Publication of Paul E. Fitzgerald’s Will Eisner and PS Magazine in 2009 is regarded by many who know him as a fitting capstone in a multi-faceted life. It is an illustrated history and commentary influenced by his role in the challenging early years of the U.S. Army publication that became an internationally acclaimed pioneer in the use of sequential art in communicating motivational and technical information. It also is a reflection of his lasting friendship with Will Eisner—the comics artist who became known as the father of the graphic novel.

Fitzgerald today is a pony-tailed octogenarian free-lance writer, still pounding a keyboard in an Eighteenth Century stone-and-log cabin in the Appalachian Mountains of Virginia, between the Blue Ridge and the Allegheny Front. When he became PS Magazine’s first managing editor (1953-1963) he had been a printer, soldier, fireman, coal miner, reporter, and newspaper managing editor.

It was the printer part that provided a common ground for the West Virginia ridge-runner and Eisner, the street-smart New York artist, to build an alliance of mutual professional respect and friendship. It continued more than 50 years until Eisner’s death in 2005. They both had been printer’s devils (beginners), they knew the details of the graphic arts production processes and the physical realities involved, they understood deadlines, and they understood costs. The magazine’s production problems in those early years sprang from neglected details, and the two together knew how to address them.

During World War II, Fitzgerald enlisted at the age of 17 in the U.S. Army Specialized Training Program, and in 1945, at the age of 18, was commissioned as an Army second lieutenant assigned to the 9207th Technical Service Unit where he served until July of 1946.

In the world of journalism, he rose from the pressroom to a reporter’s beat to an editor’s seat. When he left PS, he became owner-publisher of a community newspaper group in southwestern Virginia and was recognized for innovative graphic designs, investigative reporting, imaginative writing, and aggressive journalism.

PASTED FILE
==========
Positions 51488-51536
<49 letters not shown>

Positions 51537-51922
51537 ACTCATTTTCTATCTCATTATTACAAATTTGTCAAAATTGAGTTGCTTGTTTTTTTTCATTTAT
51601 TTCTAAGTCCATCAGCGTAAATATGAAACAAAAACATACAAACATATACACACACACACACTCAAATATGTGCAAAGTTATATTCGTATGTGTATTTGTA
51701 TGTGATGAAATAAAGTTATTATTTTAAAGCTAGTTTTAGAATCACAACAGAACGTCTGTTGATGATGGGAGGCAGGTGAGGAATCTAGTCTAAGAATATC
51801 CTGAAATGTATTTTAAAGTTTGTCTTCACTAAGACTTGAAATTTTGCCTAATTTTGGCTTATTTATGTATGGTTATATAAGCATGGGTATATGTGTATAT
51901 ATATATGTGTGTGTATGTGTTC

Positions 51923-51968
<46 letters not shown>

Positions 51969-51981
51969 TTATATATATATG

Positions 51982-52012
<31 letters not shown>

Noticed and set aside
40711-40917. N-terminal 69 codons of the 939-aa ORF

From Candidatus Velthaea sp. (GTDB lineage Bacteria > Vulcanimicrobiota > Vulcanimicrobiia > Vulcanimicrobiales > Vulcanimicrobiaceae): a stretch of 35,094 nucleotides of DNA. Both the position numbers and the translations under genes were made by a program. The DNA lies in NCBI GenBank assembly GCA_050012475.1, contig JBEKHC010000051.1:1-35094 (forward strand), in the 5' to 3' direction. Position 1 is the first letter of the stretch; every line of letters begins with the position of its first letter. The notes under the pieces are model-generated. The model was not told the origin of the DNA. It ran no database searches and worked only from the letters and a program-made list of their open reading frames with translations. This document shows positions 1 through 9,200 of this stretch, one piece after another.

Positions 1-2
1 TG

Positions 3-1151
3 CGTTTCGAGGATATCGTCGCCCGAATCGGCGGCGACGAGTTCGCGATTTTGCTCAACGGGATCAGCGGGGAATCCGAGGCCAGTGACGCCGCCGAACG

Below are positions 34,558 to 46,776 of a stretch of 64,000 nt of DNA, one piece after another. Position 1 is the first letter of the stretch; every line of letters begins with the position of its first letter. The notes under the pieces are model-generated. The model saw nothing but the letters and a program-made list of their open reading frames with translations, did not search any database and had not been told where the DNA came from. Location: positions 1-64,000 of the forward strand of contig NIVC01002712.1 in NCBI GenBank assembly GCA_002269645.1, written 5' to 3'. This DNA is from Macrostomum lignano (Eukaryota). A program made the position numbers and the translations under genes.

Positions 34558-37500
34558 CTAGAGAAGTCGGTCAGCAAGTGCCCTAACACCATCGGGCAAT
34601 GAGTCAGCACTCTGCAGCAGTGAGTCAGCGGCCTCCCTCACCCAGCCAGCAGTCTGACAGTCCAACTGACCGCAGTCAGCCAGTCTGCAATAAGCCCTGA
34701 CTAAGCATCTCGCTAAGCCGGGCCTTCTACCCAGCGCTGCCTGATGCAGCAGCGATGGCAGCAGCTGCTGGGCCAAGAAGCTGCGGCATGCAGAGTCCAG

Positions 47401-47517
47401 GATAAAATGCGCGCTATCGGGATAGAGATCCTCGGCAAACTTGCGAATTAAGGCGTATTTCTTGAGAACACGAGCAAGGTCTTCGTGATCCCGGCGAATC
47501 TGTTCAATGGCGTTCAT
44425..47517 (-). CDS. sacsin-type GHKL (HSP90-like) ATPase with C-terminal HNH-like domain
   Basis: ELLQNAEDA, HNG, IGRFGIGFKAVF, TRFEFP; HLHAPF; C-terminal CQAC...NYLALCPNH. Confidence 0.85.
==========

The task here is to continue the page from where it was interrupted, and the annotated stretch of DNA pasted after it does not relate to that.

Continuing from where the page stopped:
Following the sale of the newspapers, he was recruited in 1986 at the age of 60 by the U.S. Drug Enforcement Administration, and retired in 1994 as its chief of communication services.

Concurrent with his service with the DEA and continuing until 2000, this honorary Kentucky Colonel moonlighted as public relations director for the national cathedral of a main-line protestant denomination, the historic landmark National City Christian Church on Thomas Circle in Washington, D.C. In 1988, his work for the church won the Public Relations Society of America’s coveted Silver Anvil Award for Institutional Programs. He served two elected terms as president of the Religious Public Relations Council of Washington, D.C.

In the new millennium, Fitz’s articles have appeared in Army Times and The Washington Post, and he wrote an intermittent column for The Fincastle Herald, the flagship of the newspaper group he previously owned, until 2013.

Fitzgerald received a standing ovation as a featured speaker at the Sixtieth Anniversary  Celebration of PS Magazine at Redstone Arsenal, Huntsville, Alabama, in 2011.

The Eisner cartoon shown at left reflects a mid-winter Alaskan trip Fitzgerald made for PS. in the early 1960s.


Up the creek and over the ridge . . .


U.S. Army’s PS Magazine

Managing Editor 1953 - 1963

U.S. Food and Drug Administration Center for Veterinary Medicine


U.S. Drug Enforcement Administration

Chief of Communication Services

1986 - 1994

National City Christian Church

Director of Public Relations

1985 - 2000

Silver Anvil Award


Excellence in Institutional Programs

Public Relations Society of America


Master Sergeant Half-Mast and

Paul E.Fitzgerald

Click onYear Desired


For book details, click on Front Cover, above.

Click photo above to see video clip of presentation and standing ovation at PS Magazine Sixtieth Anniversary Celebration.



To view slideshow featuring scenic Roaring Run, click image, above.